87                            In the circumstances of this case, it is difficult to understand how the question of implied consent even arose.  Although he found the complainant credible, and accepted her evidence that she said “no” on three occasions and was afraid, the trial judge nonetheless did not take “no” to mean that the complainant did not consent.  Rather, he concluded that she implicitly consented and that the Crown had failed to prove lack of consent.  This was a fundamental error.  As noted by Professor Stuart in Annotation on R. v. Ewanchuk (1998), 13 C.R. (5th) 330, at p. 330:

 

Both the trial judgment and that of Justice McClung do not make the basic distinction that consent is a matter of the state of mind of the complainant and belief in consent is, subject to s. 273.2 of the Criminal Code, a matter of the state of mind of the accused.   

 

This error does not derive from the findings of fact but from mythical assumptions that when a woman says “no” she is really saying “yes”, “try again”, or “persuade me”.  To paraphrase Fraser C.J. at p. 263, it denies women’s sexual autonomy and implies that women are “walking around this country in a state of constant consent to sexual activity”.

 

88                            In the Court of Appeal, McClung J.A. compounded the error made by the trial judge.  At the outset of his opinion, he stated at p. 245 that “it must be pointed out that the complainant did not present herself to Ewanchuk or enter his trailer in a bonnet and crinolines”.  He noted, at pp. 245-46, that “she was the mother of a six-month-old baby and that, along with her boyfriend, she shared an apartment with another couple”.

 


89                            Even though McClung J.A. asserted that he had no intention of denigrating the complainant, one might wonder why he felt necessary to point out these aspects of the trial record.  Could it be to express that the complainant is not a virgin?  Or that she is a person of questionable moral character because she is not married and lives with her boyfriend and another couple?  These comments made by an appellate judge help reinforce the myth that under such circumstances, either the complainant is less worthy of belief, she invited the sexual assault, or her sexual experience signals probable consent to further sexual activity.  Based on those attributed assumptions, the implication is that if the complainant articulates her lack of consent by saying “no”, she really does not mean it and even if she does, her refusal cannot be taken as seriously as if she were a girl of “good” moral character.  “Inviting” sexual assault, according to those myths, lessens the guilt of the accused as Archard, supra, notes at p. 139:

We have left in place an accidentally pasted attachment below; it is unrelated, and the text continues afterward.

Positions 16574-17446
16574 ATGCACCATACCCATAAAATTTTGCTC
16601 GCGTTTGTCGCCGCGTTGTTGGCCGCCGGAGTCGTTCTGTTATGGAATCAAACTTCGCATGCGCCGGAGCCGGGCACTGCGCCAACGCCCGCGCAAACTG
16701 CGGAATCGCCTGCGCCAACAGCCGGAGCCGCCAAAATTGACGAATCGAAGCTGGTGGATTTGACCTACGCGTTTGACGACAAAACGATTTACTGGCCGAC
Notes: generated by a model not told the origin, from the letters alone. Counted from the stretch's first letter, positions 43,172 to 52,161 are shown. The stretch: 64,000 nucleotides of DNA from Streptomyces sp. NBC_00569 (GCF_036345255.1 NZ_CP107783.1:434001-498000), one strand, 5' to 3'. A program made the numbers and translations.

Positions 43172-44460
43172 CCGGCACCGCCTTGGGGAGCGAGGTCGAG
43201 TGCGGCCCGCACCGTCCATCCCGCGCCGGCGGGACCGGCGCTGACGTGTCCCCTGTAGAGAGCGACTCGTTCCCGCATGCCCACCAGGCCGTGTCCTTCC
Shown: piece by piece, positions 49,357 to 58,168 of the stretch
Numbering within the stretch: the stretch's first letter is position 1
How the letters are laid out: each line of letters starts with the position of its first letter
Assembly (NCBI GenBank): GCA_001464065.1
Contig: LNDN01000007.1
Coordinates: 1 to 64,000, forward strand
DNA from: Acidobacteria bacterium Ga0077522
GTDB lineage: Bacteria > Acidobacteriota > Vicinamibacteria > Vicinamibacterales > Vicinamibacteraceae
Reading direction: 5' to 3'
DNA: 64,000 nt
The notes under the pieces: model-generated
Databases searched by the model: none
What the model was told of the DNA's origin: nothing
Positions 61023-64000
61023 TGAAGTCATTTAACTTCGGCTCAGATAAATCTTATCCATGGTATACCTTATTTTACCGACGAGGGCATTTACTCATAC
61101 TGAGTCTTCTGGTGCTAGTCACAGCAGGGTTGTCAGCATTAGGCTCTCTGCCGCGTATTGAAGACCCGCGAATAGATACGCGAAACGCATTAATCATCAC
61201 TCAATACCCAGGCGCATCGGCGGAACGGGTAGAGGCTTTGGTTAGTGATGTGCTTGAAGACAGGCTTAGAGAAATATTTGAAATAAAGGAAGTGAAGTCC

. . . the more that a person contributes by her behaviour or negligence to bringing about the circumstances in which she is a victim of a crime, the less responsible is the criminal for the crime he commits.  A crime is no less unwelcome or serious in its effects, or need it be any the less deliberate or malicious in its commission, for occurring in circumstances which the victim helped to realise.  Yet judges who spoke of women ‘inviting’ or ‘provoking’ a rape would go on to cite such contributory behaviour as a reason for regarding the rape as less grave or the rapist as less culpable.  It adds judicial insult to criminal injury to be told that one is the part author of a crime one did not seek and which in consequence is supposed to be a lesser one.

 

 

 

90                            McClung J.A. writes, at p. 247:

 

 

There is no room to suggest that Ewanchuk knew, yet disregarded, her underlying state of mind as he furthered his romantic intentions.  He was not aware of her true state of mind.  Indeed, his ignorance about that was what she wanted.  The facts, set forth by the trial judge, provide support for the overriding trial finding, couched in terms of consent by implication, that the accused had no proven preparedness to assault the complainant to get what he wanted. [Emphasis added.] 

 

 

On the contrary, both the fact that Ewanchuk was aware of the complainant’s state of mind, as he did indeed stop each time she expressly stated “no”, and the trial judge’s findings reinforce the obvious conclusion that the accused knew there was no consent.  These were two strangers, a young 17-year-old woman attracted by a job offer who found herself trapped in a trailer and a man approximately twice her age and size.  This is hardly a scenario one would characterize as reflective of “romantic intentions”.  It was nothing more than an effort by Ewanchuk to engage the complainant sexually, not romantically.